A few weeks ago, looking around I found out about a trail that I had barely heard of nearing completion in Dallas. It isn’t very long and it goes nowhere, but it looks pretty cool.
When they built the DART rail line along the Santa Fe rail right-of-way going across the Trinity River into Oak Cliff, they constructed a new rail bridge over the river. They left the old Santa Fe iron trestle next to the new concrete bridge. Right from the first, there was talk of trying to preserve the old trestle, both the iron bridgework and the wooden timbers. It was decided to build a hike/bike trail over the old trestle. The first plans were to simply build the trail where the rails used to be, but the Corps of Engineers wanted to clear away the old wooden timber piers to allow debris to wash through during flood periods. So the design was modified with new big, curving, concrete approaches to the metal bridge over the river itself. Over the last few years construction continued, cleaning up the old bridge and putting the new trail causeways into the river bottoms.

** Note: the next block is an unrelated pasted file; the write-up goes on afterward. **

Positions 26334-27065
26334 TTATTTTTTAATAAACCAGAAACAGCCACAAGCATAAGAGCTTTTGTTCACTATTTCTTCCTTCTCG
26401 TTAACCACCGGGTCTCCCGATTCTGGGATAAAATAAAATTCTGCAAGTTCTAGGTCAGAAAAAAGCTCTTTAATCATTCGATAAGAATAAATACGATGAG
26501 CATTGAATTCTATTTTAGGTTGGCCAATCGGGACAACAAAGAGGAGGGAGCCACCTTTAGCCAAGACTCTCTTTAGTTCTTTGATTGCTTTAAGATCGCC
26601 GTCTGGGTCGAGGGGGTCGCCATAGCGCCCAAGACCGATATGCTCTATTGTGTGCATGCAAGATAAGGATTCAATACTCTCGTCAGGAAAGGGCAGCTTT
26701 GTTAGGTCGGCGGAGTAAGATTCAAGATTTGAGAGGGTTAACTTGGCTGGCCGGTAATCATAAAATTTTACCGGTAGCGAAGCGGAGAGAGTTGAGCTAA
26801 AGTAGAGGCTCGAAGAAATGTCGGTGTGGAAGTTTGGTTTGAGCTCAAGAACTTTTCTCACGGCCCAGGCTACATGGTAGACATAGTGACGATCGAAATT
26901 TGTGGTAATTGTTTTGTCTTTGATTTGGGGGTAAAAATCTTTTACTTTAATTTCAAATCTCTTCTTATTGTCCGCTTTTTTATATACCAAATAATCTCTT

I found notice that the construction was nearing completion and although it wasn’t officially open, but the trail was walkable. Sunday I wasn’t able to get some of the things done I had planned, but as the day went on, I was running out of time, but I guessed I would have time to go down and check out the trail as the sun set.
There is parking at the Corinth DART station and the entrance to the trail is across the street. It’s a short walk through the swampy river bottoms (there was a lot of water, mud, plus flotsam and jetsam from the recent heavy rains) and then the trail begins to rise along a long, curving elevated causeway. They are still working on the landscaping, but otherwise it looks pretty much finished.